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Book Reviews   |    
Handbook of Assessment and Treatment Planning for Psychological Disorders
Reviewed by Michael E. Rutter, Ph.D.
Psychiatric Services 2003; doi: 10.1176/appi.ps.54.5.757
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edited by Martin M. Antony and David H. Barlow; New York, Guilford Press, 2002, 589 pages, $65

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In Handbook of Assessment and Treatment Planning for Psychological Disorders, editors Martin M. Antony and David H. Barlow have given us a comprehensive and impressive volume that cogently details the clinical value of competent and efficient assessment. The editors, who are both psychologists, are noted researchers and clinicians who are probably best known for their writings on cognitive-behavioral approaches to the treatment of anxiety disorders. They have assembled a distinguished group of authors to cover a wide range of major adult psychiatric disorders.

The first part of the book contains two chapters that discuss brief screening tools and structured diagnostic interviews. The second part consists of 13 chapters, each dealing with a specific disorder or related group of disorders, including phobias, generalized anxiety disorder, obsessive-compulsive disorder, trauma, depression, eating disorders, relationship problems, schizophrenia, substance abuse, sexual dysfunction, and insomnia.

Many chapters feature useful tables that summarize the strengths and weaknesses of assessment tools for a particular disorder. The tables typically include data such as the number of items in the inventory, the amount of time necessary to complete the measure, whether the assessment involves self-report or is clinician administered, the target population, and psychometric properties. Each chapter offers practical recommendations to assist the clinician or researcher in choosing from the numerous well-validated and reliable instruments described. Guidelines are included to address differential diagnosis and comorbidity and to account for factors such as culture, context, medical and substance-related problems, and suicide risk. These suggestions will prove valuable in developing a customized assessment strategy based on the setting and on the needs of the patient.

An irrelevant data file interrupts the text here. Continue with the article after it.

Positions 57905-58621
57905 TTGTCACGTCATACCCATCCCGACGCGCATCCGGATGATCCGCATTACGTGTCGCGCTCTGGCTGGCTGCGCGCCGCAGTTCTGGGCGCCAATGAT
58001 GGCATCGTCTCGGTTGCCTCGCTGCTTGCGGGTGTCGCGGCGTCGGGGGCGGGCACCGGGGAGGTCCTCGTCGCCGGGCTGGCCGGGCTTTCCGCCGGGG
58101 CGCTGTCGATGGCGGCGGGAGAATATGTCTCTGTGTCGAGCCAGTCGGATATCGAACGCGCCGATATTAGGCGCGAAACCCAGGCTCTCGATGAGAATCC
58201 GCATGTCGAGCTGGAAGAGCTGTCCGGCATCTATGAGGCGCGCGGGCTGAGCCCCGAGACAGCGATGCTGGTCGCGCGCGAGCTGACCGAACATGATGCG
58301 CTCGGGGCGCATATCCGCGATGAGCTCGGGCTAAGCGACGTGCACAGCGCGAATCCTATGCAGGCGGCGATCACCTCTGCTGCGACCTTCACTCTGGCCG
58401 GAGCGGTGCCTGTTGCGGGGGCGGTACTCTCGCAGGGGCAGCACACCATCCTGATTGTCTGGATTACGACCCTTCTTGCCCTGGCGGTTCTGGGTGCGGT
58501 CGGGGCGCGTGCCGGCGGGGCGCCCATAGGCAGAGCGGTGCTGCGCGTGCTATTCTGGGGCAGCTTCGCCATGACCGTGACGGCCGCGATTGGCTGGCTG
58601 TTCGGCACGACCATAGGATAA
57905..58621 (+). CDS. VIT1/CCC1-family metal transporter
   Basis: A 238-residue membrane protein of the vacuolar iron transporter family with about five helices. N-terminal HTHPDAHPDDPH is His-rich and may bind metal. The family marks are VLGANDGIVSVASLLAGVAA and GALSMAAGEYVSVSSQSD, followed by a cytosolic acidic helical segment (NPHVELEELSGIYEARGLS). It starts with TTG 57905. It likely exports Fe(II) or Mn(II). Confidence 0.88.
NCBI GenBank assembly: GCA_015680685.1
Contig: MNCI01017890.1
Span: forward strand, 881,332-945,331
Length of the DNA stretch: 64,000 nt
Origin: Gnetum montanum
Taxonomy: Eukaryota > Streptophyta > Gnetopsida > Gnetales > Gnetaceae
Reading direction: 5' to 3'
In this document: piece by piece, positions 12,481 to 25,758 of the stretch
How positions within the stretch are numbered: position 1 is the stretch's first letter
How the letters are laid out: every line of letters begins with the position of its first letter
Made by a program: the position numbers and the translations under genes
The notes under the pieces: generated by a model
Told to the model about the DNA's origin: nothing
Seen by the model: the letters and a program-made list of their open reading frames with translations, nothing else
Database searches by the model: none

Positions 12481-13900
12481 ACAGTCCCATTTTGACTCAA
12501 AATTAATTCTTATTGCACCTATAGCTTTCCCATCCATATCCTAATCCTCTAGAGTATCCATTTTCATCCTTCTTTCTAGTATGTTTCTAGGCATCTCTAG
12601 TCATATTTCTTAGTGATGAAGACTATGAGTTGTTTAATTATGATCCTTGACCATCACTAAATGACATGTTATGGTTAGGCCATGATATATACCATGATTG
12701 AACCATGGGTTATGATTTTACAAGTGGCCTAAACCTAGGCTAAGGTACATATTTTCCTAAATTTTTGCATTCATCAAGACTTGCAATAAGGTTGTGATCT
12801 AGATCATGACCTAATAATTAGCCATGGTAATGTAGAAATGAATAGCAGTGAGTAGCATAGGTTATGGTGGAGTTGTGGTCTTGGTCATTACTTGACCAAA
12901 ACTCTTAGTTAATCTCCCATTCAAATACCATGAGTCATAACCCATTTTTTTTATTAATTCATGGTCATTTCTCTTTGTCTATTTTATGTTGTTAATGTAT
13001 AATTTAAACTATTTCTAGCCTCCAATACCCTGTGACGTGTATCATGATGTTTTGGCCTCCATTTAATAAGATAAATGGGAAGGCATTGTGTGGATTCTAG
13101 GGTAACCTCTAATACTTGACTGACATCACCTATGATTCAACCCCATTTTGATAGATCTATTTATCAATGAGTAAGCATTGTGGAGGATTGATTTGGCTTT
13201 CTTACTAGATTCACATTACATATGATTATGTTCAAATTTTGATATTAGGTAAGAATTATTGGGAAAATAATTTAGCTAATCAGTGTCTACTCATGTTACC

Several of the chapters use case examples to illustrate how information from diagnostic interviews, self-report measures, behavioral assessment, psychophysiological measures, and even diary analyses can be integrated to develop a coherent case formulation, to identify targets for treatment, and to construct an individualized treatment plan. In addition to their role in conceptualization and planning interventions, assessment data are also a means for evaluating treatment efficacy and monitoring outcome, thus providing a mechanism for enhancing accountability.

Another common message from all the authors is the need for routine screening for emotional disorders in the primary care setting. The strategies outlined consist of assessment tools that are psychometrically sound and compatible with both empirically validated theory and practice. Specific instruments are identified that are brief, easy to use, and cost-effective.

This handbook demonstrates how planning-based assessment reveals the heterogeneity of each psychological disorder. It challenges the unfortunate practice of simply prescribing treatment on the basis of the diagnosis. Rather, it advocates an approach that begins with a multidimensional appraisal of the unique constellation of physical, psychological, and interpersonal factors that can then be translated into meaningful and often quantifiable patient-centered treatment goals.

Readers who are looking for detailed instruction on the development of treatment plans and in-depth discussion of intervention strategies for specific disorders are likely to be disappointed. This volume's emphasis is much more heavily weighted toward assessment than treatment. Nevertheless, Handbook of Assessment and Treatment Planning for Psychological Disorders is a hugely successful endeavor. It is highly recommended as a reference for psychologists, psychiatrists, and nurses, especially those engaged in research or whose practices call for formal assessment. The handbook would also be an outstanding training resource in graduate-level courses in abnormal psychology or psychological assessment.

Dr. Rutter is assistant professor of counseling and human services at Canisius College in Buffalo, New York, and a psychologist in private practice.

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